The aim of this study is to describe vision loss caused by central retinal artery and posterior ciliary artery occlusion as a consequence of sclerotherapy with a polidocanol injection to a glabellar hemangioma. An 18-year-old man underwent direct injection with a 23-gauge needle of 1 mL of a polidocanol-carbon dioxide emulsion into the glabellar subcutaneous hemangioma under ultrasound visualization of the needle tip by radiologists. He developed lid swelling the next day, and 3 days later at referral, the visual acuity in the left eye was no light perception. Funduscopy revealed central retinal artery occlusion and fluorescein angiography disclosed no perfusion at all in the left fundus, indicating concurrent posterior ciliary artery occlusion. The patient also showed mydriasis, blepharoptosis, and total external ophthalmoplegia on the left side. Magnetic resonance imaging demonstrated the swollen medial rectus muscle. In a month, blepharoptosis and ophthalmoplegia resolved but the visual acuity remained no light perception. Sclerosing therapy for facial hemangioma may develop a severe complication such as permanent visual loss.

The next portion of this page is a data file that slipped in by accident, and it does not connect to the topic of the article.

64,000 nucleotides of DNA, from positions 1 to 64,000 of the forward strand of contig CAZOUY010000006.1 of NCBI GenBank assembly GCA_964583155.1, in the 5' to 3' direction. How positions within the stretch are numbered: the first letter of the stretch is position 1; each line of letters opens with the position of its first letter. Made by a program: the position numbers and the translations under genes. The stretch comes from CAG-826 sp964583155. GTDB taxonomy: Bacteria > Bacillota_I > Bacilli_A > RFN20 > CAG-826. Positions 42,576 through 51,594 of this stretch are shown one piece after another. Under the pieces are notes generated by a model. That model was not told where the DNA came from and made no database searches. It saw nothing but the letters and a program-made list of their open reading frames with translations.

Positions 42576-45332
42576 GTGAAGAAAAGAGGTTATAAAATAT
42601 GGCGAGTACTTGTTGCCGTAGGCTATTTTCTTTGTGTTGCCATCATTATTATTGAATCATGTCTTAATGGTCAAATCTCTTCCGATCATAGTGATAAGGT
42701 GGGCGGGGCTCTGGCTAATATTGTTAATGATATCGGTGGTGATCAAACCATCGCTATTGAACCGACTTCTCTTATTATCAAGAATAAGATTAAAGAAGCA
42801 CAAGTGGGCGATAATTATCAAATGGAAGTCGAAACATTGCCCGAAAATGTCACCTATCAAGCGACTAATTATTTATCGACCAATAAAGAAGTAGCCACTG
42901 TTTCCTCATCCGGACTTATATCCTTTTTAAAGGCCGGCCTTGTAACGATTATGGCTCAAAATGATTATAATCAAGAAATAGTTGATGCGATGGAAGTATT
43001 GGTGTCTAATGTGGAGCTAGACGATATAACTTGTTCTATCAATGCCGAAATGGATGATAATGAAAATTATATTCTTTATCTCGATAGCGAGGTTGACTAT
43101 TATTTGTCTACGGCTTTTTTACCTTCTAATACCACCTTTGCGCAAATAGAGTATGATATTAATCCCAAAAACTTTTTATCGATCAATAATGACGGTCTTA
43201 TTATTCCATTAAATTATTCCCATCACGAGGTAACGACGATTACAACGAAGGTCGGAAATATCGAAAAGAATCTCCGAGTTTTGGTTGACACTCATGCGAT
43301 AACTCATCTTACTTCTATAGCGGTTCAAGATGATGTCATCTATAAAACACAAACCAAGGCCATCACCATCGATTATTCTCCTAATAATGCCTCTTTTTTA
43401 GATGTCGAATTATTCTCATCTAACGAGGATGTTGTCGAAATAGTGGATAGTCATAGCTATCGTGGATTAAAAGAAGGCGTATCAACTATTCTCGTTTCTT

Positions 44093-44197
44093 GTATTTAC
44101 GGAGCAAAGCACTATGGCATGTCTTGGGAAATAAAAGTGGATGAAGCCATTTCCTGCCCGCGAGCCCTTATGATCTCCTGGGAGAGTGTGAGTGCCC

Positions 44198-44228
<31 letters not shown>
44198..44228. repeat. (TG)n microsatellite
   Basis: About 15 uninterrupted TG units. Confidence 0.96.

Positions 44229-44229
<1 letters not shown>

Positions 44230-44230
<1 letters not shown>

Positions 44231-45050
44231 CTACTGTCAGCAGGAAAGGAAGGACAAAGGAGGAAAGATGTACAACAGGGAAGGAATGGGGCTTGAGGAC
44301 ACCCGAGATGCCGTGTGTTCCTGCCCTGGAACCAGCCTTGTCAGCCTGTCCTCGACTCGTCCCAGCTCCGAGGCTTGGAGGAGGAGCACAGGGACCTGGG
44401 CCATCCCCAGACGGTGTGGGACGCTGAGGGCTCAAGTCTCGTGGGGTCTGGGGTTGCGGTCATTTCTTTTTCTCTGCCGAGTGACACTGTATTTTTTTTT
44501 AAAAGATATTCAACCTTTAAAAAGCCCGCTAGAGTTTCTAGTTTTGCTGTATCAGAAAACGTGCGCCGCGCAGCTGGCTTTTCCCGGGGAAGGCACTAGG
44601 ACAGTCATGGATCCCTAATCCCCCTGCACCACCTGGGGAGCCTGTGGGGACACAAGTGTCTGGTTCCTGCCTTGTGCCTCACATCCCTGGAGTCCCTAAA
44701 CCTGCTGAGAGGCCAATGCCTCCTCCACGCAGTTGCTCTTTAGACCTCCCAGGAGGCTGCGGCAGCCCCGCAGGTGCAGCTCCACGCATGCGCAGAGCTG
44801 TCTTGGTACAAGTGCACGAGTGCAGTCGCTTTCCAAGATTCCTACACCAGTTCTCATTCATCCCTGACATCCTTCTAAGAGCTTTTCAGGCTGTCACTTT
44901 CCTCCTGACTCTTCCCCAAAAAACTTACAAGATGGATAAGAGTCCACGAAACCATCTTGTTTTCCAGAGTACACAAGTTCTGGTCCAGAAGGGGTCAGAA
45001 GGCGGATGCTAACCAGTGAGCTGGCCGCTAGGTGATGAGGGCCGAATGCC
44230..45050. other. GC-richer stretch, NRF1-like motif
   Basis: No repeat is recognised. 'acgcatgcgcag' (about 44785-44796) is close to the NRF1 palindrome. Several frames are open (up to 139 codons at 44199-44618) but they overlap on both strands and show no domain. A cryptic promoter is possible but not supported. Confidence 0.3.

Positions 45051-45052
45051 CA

- Central retinal artery occlusion
- Facial (glabellar) hemangioma
- Posterior ciliary artery occlusion
- Sclerosing therapy
ASJC Scopus subject areas
- Radiology Nuclear Medicine and imaging
- Cardiology and Cardiovascular Medicine